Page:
I’ve been managing limited electricity, 15 am, 30 amp and 50 amp inputs for decades. If I’m not, I’m on my generator. I’ve got shore power or land hook up which connects to the city grids. There’s limits though. The refridgerator draws. The electric heater draws. The electric blanket is a god send with little electric demand. I’m managing these things, juggling draw, batteries storing electricity and I’ve even got the back up generator and a reserve tank. The solar panels keep the battery charged. I don’t have a wind generator or water generator on the fifth wheel. I get by. I don’t need an entitled angry rich teen ager to tell me about climate change. I don’t need fat cat UN dictators and elite soft boys and their elegant women to tell me about weather and managing. I doubt any of them have ever lived off the grid. Maybe for a weekend camping trip with guides and body guards. But not day in and day out. I know a whole lot of survivalists who get by. There was a time I hand cranked electricity. Now the silly people in the south, those wasteful folk, pretend to speak with authority and tell us about energy. Really?
I enjoyed my stove that burning wood created enough energy to charge my iPhone. It was like so many of these ‘cute’ things fine if I had all the time to manage the fire. Not efficient. I like my gas generator. The place has warmed up with the propane. I’ve got to deal with the drafts. Maybe I need weather stripping. I’m such a suck for warm.
I’ve never been keen on being nude except in water. I love the backwoods nude hotsprings and being nude with lovers especially in the woods. Mosquitos are never featured in Hollywood. Bugs and snakes make tents much more desirable. Inside I’m not into nude. I think balls limit the enjoyment of walking about without pants of some kind. I sometimes envy women the inner plumbing. Nothing like a zipper malfunction to make one appreciate the limits to external works.
In my life time I’ve concluded the best clothing options are sailing shorts, khaki short shorts with rips and paint stains. No need for underwear. Just wash the shorts in salt or fresh water. I went naked while they dried in the tropic trade winds. That was heavenly. Life on the lamb. When I was young I lived with one pair of jeans, no underwear camping and white water canoeing. I just washed the jeans and hung them on a tree. Older I’ve come to like underwear. It sneaks up on you.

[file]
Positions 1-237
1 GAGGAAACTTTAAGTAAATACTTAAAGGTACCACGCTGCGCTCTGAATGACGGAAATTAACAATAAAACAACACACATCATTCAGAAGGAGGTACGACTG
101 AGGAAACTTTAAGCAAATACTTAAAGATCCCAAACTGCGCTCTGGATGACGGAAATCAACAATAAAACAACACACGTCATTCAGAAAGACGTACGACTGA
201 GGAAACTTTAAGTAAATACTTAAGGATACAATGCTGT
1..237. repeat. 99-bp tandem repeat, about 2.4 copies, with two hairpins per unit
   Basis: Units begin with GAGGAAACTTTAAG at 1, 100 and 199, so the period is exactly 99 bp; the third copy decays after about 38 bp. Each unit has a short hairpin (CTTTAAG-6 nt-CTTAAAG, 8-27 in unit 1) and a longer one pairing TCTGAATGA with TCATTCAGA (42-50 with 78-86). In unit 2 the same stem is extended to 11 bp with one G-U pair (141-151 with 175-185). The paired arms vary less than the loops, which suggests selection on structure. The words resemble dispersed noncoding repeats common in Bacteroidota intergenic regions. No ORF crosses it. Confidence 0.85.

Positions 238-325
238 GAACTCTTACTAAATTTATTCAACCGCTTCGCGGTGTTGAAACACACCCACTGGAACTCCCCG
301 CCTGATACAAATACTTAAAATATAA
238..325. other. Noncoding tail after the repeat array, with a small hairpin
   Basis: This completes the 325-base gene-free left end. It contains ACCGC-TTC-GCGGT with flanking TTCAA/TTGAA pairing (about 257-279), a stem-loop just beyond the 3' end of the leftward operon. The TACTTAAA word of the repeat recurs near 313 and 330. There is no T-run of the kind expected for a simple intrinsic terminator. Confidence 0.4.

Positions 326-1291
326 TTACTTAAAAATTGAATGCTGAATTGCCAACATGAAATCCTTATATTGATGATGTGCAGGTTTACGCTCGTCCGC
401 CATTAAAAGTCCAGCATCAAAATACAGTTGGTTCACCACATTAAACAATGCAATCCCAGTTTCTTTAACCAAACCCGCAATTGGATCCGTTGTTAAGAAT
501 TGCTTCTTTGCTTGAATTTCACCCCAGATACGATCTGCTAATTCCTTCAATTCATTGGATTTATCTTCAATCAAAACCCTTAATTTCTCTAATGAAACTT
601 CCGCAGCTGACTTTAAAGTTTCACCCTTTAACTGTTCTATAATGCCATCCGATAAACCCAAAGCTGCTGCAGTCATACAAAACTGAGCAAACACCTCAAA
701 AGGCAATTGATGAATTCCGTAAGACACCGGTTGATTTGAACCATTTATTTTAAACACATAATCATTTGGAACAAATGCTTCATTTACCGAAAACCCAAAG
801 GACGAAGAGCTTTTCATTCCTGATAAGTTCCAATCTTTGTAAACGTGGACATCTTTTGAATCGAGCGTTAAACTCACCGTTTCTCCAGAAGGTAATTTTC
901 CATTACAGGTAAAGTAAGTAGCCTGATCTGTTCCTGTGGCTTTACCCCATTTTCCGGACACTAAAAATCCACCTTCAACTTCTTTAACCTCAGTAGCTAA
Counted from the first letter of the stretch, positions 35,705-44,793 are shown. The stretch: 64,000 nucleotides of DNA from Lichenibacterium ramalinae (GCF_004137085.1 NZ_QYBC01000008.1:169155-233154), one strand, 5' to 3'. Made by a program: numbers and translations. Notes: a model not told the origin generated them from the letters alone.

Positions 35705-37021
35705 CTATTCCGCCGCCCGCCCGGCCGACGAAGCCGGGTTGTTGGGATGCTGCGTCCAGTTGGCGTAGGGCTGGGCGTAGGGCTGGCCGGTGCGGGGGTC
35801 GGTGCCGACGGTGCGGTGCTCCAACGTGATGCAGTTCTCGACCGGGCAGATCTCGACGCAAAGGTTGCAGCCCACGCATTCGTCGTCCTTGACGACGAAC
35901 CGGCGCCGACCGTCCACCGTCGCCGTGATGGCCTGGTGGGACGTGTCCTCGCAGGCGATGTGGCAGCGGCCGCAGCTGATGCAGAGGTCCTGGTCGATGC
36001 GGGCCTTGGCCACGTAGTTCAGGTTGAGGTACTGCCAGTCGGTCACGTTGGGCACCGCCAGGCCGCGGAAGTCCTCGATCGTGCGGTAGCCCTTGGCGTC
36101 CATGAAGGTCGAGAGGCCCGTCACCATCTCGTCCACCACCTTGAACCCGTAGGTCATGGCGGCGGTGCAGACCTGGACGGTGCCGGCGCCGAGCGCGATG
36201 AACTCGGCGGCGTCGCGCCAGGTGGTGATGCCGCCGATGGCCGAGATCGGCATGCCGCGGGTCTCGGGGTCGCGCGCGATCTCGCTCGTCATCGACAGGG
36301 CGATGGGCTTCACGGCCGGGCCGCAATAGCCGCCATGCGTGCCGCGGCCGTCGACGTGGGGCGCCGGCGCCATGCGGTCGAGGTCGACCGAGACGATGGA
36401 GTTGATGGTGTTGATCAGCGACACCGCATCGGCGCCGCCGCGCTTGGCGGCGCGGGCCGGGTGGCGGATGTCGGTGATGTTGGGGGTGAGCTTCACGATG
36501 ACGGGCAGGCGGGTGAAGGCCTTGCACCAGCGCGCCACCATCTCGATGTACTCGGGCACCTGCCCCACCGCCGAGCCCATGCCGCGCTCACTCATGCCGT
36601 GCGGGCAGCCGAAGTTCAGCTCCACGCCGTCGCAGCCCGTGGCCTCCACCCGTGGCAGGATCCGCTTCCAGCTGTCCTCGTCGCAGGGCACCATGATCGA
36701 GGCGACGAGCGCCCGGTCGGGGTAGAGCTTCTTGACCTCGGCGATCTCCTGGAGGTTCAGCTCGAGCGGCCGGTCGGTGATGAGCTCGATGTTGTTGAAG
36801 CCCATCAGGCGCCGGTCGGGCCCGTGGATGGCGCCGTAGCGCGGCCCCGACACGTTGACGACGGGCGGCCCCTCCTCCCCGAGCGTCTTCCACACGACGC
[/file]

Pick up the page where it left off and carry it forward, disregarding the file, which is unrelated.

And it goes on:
The other best clothing option was the sarong. It tended to slip off so required adjusting but was socially acceptable. I suspect I’d have liked the short Roman skirt. The kilt is fine too. Minimalism. In Canada I favour light underwear and a t shirt. No big bulky Stanfields. The best are the Calvin Klein briefs. Harley Davidson T-shirts’ are my favourite. I’ve got some of those shorts that have built in underwear and pass for bathing suits but they’re not the same. Plain shorts and t shirts are the best. I like bare legs all year round. I go with sandals as long as I can then move to clogs. I don’t like socks except in hiking boots. I will use sweats but I’d rather be on the couch with shorts and a blanket rather than have sweats. Aging is all about finding one own’s sweet spot. There’s a security and comfort in my corner of the couch built up with pillows. Today I’m going to have to go to work without a shower because the hot water isn’t working. I was in the hot tub last night and even swam laps. I showered then. I don’t like changes in the rituals.
In the prairies I had weather stripping on windows and doors to decrease draft but still wore leather slippers because in the winter the floor would be cold. It was cold in Winnipeg. 40 below was normal. This fifth wheel is winterized but wouldn’t survive that. Mobile homes with skirts were crafty and cold. I lived and worked in them for years in the north. At home in Winnipeg, I had the furnace but we kept it low and wore clothing, flannels and house coats. I had electric space heaters. I’d turn the furnace down at night and we’d sleep in the cool, healthy sleeping, then the heater on a timer would come on in the morning and I’d awake in relative warmth. The electric heater warmed the bedroom and I’d turn up the heater so that by the time I was having breakfast there was warmth in the house. Leaving I’d turn the furnace down low. I still do that here. Saving precious money heating.
In England I had a radiator I paid with a meter and because we were poor we saved our shillings and wore layers of clothing. In the prairies I had a block heater for the car to keep it from freezing over night but eventually got an actual heater that I could start from a remote I kept in the kitchen. Such luxuries.
I loved living in Saipan. The warm tropical night with the breeze from the sea. Inside without air conditioning could be stifling but patio living was heavenly. Bikinis improve any view too. Beautiful women, friendly men. Mostly I miss the sailing. In Mexico at anchor it could get hot then our air condition was the sails. We’d raise them and put on the autopilot wandering up the coast in the sea of Mexico watching manta rays jumping. I like the warm.
Now I’ve heat here. The thermostat had read 56 when I got up but now it’s up to 70.
Telling a Canadian in winter, they’ll going to burn in hell, isn’t that much of a deterrent.
Autumn still is beautiful. The colour of the changing leaves is spectacular. The trees are drawing inward. The chill is here. The snows are just around the corner. I may have to put some pants on.